Certainly you don’t have to do this, however it is recommended for performance both in scrolling smoothness, and object creation (memory consumption). Since View to Controller is a 1:1 relationship in MonoTouch, if our UITableView is going to virtualize only 10 UITableViewCell’s then we should also only reuse 10 controllers. This is why we include the Dictionary. We will use Environment.Tick to tag a cell with something we can identify it with, and pull them out of the dictionary as needed.

Note: An alternate way which may be even higher performance is subclassing the UITableViewCell and adding a property to store the controller so that we do not have to do dictionary lookups. I haven’t investigated this as of yet.

Here’s the code to override GetCell() I will explain the key lines below.

01.using System;
02.using System.Collections.Generic;
03.using MonoTouch.Foundation;
04.using MonoTouch.UIKit;
05.
06.namespace SampleCustomUITableViewCell
07.{
08. public class EmailDataSource : UITableViewDataSource
09. {
10. private List<Email> emails = null;
11. private Dictionary<int, MyCustomCellController> controllers = null;
12.
13. public EmailDataSource ()
14. {
15. emails = new List<Email>();
16. controllers = new Dictionary<int, MyCustomCellController>();
17.
18. for (int i=0; i<200; i++)
19. {
20. Email email = new Email();
21. email.Name = "Name " + i.ToString();
22. email.Unread = i;
23.
24. emails.Add(email);
25. }
26. }
27.
28. public override int RowsInSection (UITableView tableview, int section)
29. {
30. return emails.Count;
31. }
32.
33. public override UITableViewCell GetCell (UITableView tableView, NSIndexPath indexPath)
34. {
35. UITableViewCell cell = tableView.DequeueReusableCell("emailCell");
36. MyCustomCellController cellController = null;
37.
38. if (cell == null)
39. {
40. cellController = new MyCustomCellController();
41. NSBundle.MainBundle.LoadNib("MyCustomCellController", cellController, null);
42. cell = cellController.Cell;
43.
44. cell.Tag = Environment.TickCount;
45. controllers.Add(cell.Tag, cellController);
46. }
47. else
48. {
49. cellController = controllers[cell.Tag];
50. }
51.
52. Email email = emails[indexPath.Row];
53.
54. cellController.Name = email.Name;
55. cellController.Unread = email.Unread.ToString();
56. return cell;
57. }
58. }
59.}

Line 35: We request a cell from the UITableView’s queue. This is where the virtualization occurs. We pass a Cell ID which we set in Interface Builder when we built the custom UITableViewCell. UITableView will return null here (meaning we need to create a new cell & controller) until enough cell’s exist to be reused to fill the visible area of the UITableView. As mentioned earlier WPF has a very similar mechanism. Once there are enough cell’s to cover the visible scrollable area, DequeueReusableCell() will begin to return us cell’s from which we can reuse.

Line 38: If null, as mentioned above we need to create a new cell and new controller which controls the cell.

Line 40: We create the controller.

Line 41: We load the xib to get our cell loaded.

Line 42: We set the current cell we are utilizing to the one we loaded. Notice the use of cellController.Cell property we created earlier which relates to the IBOutlet we created.

Line 44: We need to tag the cell’s with a unique identifier of some sort so that we know which of the 10 reusable cells this is, so that we can fetch the controller which also relates to this cell when DequeueReusableCell() does not return null.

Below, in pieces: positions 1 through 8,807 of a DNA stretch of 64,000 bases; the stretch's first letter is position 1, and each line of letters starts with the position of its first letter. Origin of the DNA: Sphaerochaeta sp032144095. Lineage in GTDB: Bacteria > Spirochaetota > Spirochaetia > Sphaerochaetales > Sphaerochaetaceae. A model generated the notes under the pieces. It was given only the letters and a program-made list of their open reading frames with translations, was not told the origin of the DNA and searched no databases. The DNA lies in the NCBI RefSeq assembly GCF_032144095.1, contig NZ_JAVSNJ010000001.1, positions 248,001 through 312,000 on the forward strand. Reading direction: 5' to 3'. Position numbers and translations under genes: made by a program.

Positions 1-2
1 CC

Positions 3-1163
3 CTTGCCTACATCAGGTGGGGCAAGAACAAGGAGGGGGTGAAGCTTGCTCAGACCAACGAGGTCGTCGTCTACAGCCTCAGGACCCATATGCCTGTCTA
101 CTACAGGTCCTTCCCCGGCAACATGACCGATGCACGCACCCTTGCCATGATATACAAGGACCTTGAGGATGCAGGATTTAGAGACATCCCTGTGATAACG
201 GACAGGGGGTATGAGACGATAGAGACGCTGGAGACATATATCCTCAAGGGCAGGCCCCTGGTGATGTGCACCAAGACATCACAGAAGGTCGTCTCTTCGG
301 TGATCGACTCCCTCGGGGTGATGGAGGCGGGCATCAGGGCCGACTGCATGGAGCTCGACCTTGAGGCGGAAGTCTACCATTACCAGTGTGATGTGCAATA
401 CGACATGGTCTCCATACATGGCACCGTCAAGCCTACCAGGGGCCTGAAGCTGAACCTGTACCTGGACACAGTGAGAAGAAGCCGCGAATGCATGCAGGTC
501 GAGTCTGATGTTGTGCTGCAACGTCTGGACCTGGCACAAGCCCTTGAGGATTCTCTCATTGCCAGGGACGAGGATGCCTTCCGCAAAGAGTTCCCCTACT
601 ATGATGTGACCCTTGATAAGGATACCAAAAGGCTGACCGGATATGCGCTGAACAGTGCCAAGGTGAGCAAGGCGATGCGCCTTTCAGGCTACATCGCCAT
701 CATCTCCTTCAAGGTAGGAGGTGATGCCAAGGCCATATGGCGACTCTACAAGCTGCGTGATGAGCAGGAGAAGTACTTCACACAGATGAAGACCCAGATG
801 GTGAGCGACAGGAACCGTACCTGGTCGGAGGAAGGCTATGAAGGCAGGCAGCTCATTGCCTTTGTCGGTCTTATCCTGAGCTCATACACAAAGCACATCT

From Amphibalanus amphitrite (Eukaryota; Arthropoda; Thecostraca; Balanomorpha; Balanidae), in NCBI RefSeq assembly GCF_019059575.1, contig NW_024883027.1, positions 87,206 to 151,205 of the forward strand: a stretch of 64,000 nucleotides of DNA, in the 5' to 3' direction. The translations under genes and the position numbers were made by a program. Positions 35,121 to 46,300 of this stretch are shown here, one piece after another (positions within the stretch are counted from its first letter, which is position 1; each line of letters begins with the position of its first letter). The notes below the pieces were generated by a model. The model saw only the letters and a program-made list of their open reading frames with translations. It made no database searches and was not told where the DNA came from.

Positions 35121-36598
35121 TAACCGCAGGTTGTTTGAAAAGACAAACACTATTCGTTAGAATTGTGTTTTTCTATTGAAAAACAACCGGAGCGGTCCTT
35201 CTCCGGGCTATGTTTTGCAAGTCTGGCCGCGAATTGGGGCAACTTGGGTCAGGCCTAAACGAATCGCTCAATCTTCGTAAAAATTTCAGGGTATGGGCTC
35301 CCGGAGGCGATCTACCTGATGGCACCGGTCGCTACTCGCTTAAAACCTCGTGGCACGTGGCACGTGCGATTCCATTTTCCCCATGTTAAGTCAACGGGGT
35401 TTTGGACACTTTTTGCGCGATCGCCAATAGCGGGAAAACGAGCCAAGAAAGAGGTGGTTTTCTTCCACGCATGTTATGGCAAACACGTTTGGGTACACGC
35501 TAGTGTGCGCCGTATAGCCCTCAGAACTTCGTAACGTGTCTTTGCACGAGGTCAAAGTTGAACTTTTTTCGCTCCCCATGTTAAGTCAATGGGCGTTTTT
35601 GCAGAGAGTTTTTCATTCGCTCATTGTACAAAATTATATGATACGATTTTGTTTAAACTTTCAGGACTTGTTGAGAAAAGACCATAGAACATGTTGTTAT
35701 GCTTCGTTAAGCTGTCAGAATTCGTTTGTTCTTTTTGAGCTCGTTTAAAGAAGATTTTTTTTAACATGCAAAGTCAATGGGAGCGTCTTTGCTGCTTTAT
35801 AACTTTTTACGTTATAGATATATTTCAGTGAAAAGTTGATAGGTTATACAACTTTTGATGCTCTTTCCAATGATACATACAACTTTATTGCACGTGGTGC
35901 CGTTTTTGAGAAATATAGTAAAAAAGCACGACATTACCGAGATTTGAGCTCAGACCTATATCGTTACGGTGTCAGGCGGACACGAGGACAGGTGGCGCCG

Line 49: When DequeueReusableCell() returns us a reusable cell, we fetch the controller which relates to this specific cell.

Line 52: We get the item in the List collection that relates to the current row the UITableView is requesting us to display.

Line 54: Set the text to display on this cell from the email object related to the row we are displaying.
56: Return the cell to the UITableView.

Now there is one last thing we need to do and that is instantiate the EmailDataSource and attach it to the UITableView. Open Main.cs and create a private variable for the EmailDataSource and set the tableView.DataSource property. For this example we did not create any new view’s but if you are doing this within a view and not the AppDelegate you would do this in your View Controller.

01.using System;
02.using System.Collections.Generic;
03.using System.Linq;
04.using MonoTouch.Foundation;
05.using MonoTouch.UIKit;
06.
07.namespace SampleCustomUITableViewCell
08.{
09. public class Application
10. {
11. static void Main (string[] args)
12. {
13. UIApplication.Main (args);
14. }
15. }
16.
17. // The name AppDelegate is referenced in the MainWindow.xib file.
18. public partial class AppDelegate : UIApplicationDelegate
19. {
20. private EmailDataSource dataSource = new EmailDataSource();
21.
22. // This method is invoked when the application has loaded its UI and its ready to run
23. public override bool FinishedLaunching (UIApplication app, NSDictionary options)
24. {
25. // If you have defined a view, add it here:
26. // window.AddSubview (navigationController.View);
27.
28. tableView.DataSource = new EmailDataSource();
29.
30. window.MakeKeyAndVisible ();
31.
32. return true;
33. }
34.
35. // This method is required in iPhoneOS 3.0
36. public override void OnActivated (UIApplication application)
37. {
38. }
39. }
40.}

Now with this technique you can build rich UITableViewCell’s which contain graphics, custom sizes, custom layouts and liven up the interface of your application beyond the standard UITableViewCell. Now we can test our code out with the Simulator or on device.

Viola we have custom cells in a table!

SampleCustomUITableViewCell-12

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Comments

3 Comments on MonoTouch, let's build a custom UITableViewCell

  1. Melissa E. Levy on Fri, 13th Nov 2009 3:40 pm
  2. Hej. What a important contribution. Thanks. Well that makes sense. In my line of work, I am intercommunicating only with email. I preferably work with Outlook as my e-mail client and with the help of Email Sorter Wizard, an Outlook add-on, I organize all my e-mail fast. Take care and keep on blogging.

  3. Chris Stanley on Sun, 30th Jan 2011 2:38 pm
  4. This is a great find… I’ve been trying to find an easier way to do this for the past day or so and found your article… excellent stuff. One question I have is how you would add an asynchronous call to a web service in the datasource. I’ve added the code, and it runs, but apparently since it is on a different thread that takes a second to get the results back, the main thread continues binding the datasource and my tableview is never updated with the results of the call. If I change the web service call to a blocking synchronous call (waits for the results back from the web service before continuing) then it works fine and populates the tableview. Any ideas or suggestions on how to do this?

  5. Dusko on Sun, 15th Apr 2012 6:46 pm
  6. But this code has memory leak. It’s in Dictionary. If cell would be released by the GC, then dictionary wouldn’t remove reference, and this makes memory leak.

    Ref:
    http://stackoverflow.com/questions/4805718/iphone-access-parent-class-delegate-from-uitableviewcell-controller

    Don’t know how to implement protocol in MonoTouch, so please share some solution. :-)